The Act of Killing

Movie review by
Alistair Lawrence, Common Sense Media
The Act of Killing Movie Poster Image
Indonesian genocide docu has simulated violence, language.
  • NR
  • 2014
  • 117 minutes

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A lot or a little?

The parents' guide to what's in this movie.

Positive Messages

Details of the military coup and subsequent 1965-66 mass killings in Indonesia. The movie includes some historical facts, but it mostly consists of anecdotal evidence and recollections from gangsters and death squad leaders who show a distinct lack of remorse.

Positive Role Models

None. Gangsters and leaders of death squads recreate the murders they committed. A male participant makes disrespectful comments about females' appearances. Gangsters extort protection money from business owners.


Interview subjects try to recruit participants to "act out" the killings they committed during wartime. They also demonstrate the different types of killing they committed, with details about how efficient each one was. People -- including young children -- are shown to be upset to the point of tears when the murderers recreate and act out their killings. Simulated strangulation, throat slitting, and decapitation. Fake blood from fake wounds.


Couple lie on a bed together, partially clothed and resting. Anecdotal story about oral and group sex. Adults make sexual comments about teenagers.


Language used includes "f--k," "p---y," and "s--t." Someone is described as looking like a "whore."


Interview subjects talk about being gangsters, not having "real jobs," and wanting to kill for money. Some vanity.

Drinking, Drugs & Smoking

Interview subjects smoke and drink alcohol socially and in moderation. One talks about getting drunk, smoking marijuana, and taking ecstasy.

What parents need to know

Parents need to know that The Act of Killing is a documentary about the Indonesian mass killings of 1965–66 and contains graphic descriptions and re-enactments of some of the brutality that occurred. The documentary centers around former death squad leader Anwar Congo and former gangster and paramilitary leader Herman Koto. Neither show any remorse for committing mass murder and boastfully talk about killing for money. Congo and Koto accept the filmmakers' invitation to re-enact their killings in the style of scenes from different movie genres. These murders are re-enacted using different sets, props, costumes, and make-up that is sometimes bloody and gory. Using prosthetic special effects, the participants pretend to beat and strangle people. There is also staged throat slitting and decapitation using prosthetics and fake blood. Participants tell stories about a woman performing oral sex on a number of men, and make sexist comments about women's appearances both to their faces and behind their backs. There is also use of derogatory sexual language such as "whore" and "p---y," along with "f--k" and "s--t." Smoking cigarettes features throughout and alcohol is drunk in moderation by adults at social gatherings. Congo references getting drunk, smoking marijuana, and taking ecstasy. The heartless manner in which the interviewees discuss and re-enact their killings make this a difficult watch -- especially for younger teens -- about a bleak period in Indonesia's history. There is a follow-up documentary to this film called The Look of Silence.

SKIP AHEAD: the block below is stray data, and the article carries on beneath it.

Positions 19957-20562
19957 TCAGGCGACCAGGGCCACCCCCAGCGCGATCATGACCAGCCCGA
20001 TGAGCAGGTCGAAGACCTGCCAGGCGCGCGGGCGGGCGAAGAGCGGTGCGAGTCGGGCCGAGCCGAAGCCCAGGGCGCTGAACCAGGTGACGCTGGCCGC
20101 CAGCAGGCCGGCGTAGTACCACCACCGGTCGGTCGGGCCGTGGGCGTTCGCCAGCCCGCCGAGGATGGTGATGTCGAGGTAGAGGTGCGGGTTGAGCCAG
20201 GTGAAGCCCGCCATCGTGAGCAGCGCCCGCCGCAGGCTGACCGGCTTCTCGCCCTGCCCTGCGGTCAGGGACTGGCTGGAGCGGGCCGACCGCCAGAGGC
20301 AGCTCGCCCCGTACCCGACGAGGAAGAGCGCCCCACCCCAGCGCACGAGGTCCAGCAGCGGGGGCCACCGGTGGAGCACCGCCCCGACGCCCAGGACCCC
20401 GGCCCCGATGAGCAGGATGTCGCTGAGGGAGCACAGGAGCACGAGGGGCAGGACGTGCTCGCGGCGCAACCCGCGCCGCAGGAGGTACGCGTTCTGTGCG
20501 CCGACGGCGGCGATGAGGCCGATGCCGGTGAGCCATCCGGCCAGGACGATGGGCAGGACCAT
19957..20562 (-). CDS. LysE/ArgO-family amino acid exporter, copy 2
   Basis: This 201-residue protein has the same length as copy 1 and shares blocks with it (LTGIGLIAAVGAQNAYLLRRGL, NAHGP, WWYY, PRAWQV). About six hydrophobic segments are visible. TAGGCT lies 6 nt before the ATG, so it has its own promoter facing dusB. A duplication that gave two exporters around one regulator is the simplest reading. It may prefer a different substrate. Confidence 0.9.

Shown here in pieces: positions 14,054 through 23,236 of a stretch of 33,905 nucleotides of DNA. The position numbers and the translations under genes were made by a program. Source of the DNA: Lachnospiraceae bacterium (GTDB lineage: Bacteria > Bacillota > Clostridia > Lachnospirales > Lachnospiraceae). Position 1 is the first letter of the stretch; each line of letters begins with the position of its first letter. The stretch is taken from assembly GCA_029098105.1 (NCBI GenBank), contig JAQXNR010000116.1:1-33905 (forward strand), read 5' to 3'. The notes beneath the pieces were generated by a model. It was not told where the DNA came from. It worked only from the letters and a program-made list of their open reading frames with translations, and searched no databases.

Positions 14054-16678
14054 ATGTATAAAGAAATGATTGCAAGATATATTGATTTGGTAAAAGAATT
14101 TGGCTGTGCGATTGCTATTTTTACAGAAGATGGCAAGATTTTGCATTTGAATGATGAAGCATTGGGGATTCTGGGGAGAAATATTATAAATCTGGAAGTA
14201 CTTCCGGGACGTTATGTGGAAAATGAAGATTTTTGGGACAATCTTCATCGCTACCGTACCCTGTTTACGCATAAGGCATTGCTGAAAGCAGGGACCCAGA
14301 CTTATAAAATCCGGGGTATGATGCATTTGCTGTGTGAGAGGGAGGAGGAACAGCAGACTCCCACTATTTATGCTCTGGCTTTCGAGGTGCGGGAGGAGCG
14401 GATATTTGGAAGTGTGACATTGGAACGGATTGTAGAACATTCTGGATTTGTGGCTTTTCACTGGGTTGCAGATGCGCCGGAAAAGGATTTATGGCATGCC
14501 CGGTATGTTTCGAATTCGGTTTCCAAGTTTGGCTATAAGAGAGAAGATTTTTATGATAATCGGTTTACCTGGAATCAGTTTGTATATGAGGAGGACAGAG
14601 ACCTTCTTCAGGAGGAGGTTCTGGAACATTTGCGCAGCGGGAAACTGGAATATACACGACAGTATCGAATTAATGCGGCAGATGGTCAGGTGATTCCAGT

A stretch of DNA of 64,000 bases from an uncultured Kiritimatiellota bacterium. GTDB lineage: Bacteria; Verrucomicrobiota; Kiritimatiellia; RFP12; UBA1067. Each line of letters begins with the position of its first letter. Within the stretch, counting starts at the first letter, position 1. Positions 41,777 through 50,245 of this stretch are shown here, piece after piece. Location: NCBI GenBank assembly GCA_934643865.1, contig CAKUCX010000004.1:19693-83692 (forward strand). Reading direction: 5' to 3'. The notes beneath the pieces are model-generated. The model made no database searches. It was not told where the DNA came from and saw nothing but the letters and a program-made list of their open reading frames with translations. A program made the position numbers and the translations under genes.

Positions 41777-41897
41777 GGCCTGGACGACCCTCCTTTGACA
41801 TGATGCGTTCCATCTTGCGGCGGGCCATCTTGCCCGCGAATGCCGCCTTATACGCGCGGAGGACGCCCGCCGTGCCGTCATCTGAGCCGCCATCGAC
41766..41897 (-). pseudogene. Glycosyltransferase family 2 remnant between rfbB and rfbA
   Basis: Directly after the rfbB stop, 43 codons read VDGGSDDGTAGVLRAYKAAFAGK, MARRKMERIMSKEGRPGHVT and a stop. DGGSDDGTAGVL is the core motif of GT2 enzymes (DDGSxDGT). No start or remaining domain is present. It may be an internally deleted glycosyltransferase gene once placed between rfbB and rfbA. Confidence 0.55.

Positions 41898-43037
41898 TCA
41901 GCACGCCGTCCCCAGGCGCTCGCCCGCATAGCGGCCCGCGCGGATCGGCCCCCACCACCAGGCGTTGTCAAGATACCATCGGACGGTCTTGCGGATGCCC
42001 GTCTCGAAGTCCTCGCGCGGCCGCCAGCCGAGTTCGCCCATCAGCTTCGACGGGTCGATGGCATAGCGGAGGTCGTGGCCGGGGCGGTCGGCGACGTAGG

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What's the story?

THE ACT OF KILLING is a documentary about the mass killings in Indonesia during its military coup in the 1960s. The documentary interviews former death squad leaders and current paramilitary figureheads about the people they killed, how they did it, and its impact on them.

Is it any good?

Constantly blurring the line between fact and fiction, this film won critical plaudits and an Oscar nomination or its grim retelling of a dark episode in Indonesian history. Essentially a war crimes trial in reverse, The Act of Killing's decision to give a platform to unrepentant mass murderers to re-enact their killings will likely divide viewers based on whether they find these stylized "scenes" compelling or pointless.

Its central figures, Anwar Congo and Herman Koto, embody the banality of evil as they repeatedly discuss the same atrocious acts over and over again. Maybe this is a comment by the directors about how something stops being shocking if we are exposed to it enough, but as a cinematic spectacle it makes for a documentary that occasionally piques the interest but is often quite tedious. Viewers will decide for themselves whether its climax is revelatory or just another stage managed set piece in a movie that seems content to exist in the moment of the spectacle it's created.

Talk to your kids about ...

  • Families can talk about the violence in The Act of Killing. Did it surprise you that the interviewees had no regrets about killing so many people? How did that make you feel? Did the re-enacting of the violence feel any less brutal than if the real atrocities had been shown on screen?

  • Discuss some of the language used in the documentary. How do the interviewees talk about their victims? Do they seem remorseful?

  • What did you know about this period of history? Would you like to know more? Why do you think some historical events are better known than others?

  • Discuss what the filmmakers were trying to do by using movie genres, professional sets, props, and make-up techniques in the documentary. How did these techniques compare to other documentaries you might have seen?

Movie details

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